Reciprocal effects of hyper- and hypoactivity mutations in the Drosophila pattern gene torso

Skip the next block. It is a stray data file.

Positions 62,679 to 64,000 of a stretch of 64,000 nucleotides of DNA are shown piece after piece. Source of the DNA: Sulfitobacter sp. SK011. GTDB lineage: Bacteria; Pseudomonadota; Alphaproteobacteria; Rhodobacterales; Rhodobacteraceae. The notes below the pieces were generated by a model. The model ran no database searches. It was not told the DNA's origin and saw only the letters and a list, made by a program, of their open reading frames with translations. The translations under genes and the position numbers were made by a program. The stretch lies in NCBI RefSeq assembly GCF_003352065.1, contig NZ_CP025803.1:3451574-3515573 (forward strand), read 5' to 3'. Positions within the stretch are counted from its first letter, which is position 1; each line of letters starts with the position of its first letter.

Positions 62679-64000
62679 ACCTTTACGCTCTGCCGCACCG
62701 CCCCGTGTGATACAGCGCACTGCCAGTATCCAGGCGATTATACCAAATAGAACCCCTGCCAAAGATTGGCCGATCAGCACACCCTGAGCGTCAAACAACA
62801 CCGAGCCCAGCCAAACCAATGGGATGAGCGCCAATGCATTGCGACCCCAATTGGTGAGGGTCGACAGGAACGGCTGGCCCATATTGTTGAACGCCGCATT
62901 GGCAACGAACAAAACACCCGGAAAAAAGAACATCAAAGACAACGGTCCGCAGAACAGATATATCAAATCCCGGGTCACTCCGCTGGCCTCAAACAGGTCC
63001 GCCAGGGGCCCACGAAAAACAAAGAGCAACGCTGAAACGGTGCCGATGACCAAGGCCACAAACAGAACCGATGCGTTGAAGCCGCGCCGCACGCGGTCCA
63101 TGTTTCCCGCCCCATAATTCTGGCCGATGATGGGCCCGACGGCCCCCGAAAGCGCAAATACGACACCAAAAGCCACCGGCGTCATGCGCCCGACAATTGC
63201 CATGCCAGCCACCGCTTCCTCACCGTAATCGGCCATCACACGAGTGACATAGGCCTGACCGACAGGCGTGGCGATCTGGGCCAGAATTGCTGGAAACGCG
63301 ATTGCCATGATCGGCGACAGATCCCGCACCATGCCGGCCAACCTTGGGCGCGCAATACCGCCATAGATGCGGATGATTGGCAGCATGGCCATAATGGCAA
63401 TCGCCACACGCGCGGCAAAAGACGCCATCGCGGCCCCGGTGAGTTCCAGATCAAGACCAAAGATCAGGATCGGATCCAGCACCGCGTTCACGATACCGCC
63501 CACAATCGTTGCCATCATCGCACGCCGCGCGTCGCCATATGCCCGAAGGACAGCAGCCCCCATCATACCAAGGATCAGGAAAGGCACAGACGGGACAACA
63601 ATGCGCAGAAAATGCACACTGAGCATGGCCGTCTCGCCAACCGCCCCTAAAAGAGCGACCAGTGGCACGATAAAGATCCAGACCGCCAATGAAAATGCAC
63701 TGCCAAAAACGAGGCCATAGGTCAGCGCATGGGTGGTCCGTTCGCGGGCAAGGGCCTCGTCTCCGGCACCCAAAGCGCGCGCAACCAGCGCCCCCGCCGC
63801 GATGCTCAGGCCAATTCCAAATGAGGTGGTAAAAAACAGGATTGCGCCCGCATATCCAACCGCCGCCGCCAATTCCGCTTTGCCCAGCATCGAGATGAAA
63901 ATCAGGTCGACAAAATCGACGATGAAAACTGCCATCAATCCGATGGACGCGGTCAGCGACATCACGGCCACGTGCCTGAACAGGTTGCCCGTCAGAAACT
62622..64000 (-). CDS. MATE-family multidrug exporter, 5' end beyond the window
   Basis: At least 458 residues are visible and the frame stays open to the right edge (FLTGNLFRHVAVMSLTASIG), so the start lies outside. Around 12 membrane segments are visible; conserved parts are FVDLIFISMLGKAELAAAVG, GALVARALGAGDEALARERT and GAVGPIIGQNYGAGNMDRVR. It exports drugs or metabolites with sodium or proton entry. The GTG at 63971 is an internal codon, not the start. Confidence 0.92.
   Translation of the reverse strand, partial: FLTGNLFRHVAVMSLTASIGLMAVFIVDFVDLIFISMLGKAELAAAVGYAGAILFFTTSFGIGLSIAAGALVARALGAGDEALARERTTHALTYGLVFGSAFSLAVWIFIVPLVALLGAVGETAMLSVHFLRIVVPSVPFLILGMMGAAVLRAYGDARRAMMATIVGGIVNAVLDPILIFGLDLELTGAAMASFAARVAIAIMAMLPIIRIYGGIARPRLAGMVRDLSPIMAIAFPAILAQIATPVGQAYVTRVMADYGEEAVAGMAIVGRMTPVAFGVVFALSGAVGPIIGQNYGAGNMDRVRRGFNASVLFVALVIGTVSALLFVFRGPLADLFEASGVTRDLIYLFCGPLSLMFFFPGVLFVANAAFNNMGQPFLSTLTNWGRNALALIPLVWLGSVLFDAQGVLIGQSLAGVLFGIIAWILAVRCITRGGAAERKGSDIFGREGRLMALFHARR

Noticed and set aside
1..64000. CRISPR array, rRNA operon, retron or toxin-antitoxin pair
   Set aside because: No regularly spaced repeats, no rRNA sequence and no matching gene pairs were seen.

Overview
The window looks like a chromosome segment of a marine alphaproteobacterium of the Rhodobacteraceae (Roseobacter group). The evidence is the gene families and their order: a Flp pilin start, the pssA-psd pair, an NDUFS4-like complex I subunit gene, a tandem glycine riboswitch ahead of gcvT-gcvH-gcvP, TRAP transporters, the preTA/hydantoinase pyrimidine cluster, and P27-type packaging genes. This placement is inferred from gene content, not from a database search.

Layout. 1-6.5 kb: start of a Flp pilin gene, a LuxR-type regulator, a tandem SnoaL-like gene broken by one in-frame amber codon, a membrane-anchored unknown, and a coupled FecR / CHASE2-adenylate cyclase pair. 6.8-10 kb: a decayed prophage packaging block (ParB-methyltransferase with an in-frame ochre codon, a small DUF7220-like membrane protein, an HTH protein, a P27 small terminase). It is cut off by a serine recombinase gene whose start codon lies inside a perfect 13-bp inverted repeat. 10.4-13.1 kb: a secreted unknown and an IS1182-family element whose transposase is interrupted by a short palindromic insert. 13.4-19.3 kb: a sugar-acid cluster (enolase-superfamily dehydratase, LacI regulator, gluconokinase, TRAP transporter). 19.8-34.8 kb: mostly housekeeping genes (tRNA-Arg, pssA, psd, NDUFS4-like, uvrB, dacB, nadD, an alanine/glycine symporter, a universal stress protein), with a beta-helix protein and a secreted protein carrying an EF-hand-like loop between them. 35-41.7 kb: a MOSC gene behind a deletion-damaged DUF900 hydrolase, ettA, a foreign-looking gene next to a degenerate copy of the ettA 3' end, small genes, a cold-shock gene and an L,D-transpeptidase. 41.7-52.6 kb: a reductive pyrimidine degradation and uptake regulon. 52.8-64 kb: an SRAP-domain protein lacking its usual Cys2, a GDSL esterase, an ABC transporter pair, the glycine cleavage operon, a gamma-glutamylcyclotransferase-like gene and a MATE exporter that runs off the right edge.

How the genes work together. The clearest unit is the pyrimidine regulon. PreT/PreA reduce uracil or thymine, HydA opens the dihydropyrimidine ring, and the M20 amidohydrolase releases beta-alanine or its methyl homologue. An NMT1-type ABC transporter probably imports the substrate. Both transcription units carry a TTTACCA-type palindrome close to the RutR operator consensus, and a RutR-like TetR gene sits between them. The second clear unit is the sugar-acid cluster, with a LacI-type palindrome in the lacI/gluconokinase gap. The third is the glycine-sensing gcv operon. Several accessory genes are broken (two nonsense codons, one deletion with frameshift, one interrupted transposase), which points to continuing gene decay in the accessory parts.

In Drosophila, five "terminal" polarity genes must be active in females in order for them to produce embryos with normal anterior and posterior ends. Hypoactivity mutations in one such gene, torso, result in the loss of the most posterior domain of fushi tarazu expression and the terminal cuticular structures. In contrast, a torso hyperactivity mutation causes the loss of central fushi tarazu expression and central cuticular structures. Cytoplasmic leakage, transplantation, and temperature-shift experiments suggest that the latter effect is caused by abnormal persistence of the torso product in the central region of the embryo during early development. Thus, the amount and timing of torso activity is key to distinguishing the central and terminal regions of the embryo. Mutations in the tailless terminal gene act as dominant maternal suppressors of the hyperactive torso allele, indicating that the torso product acts through, or in concert with, the tailless product.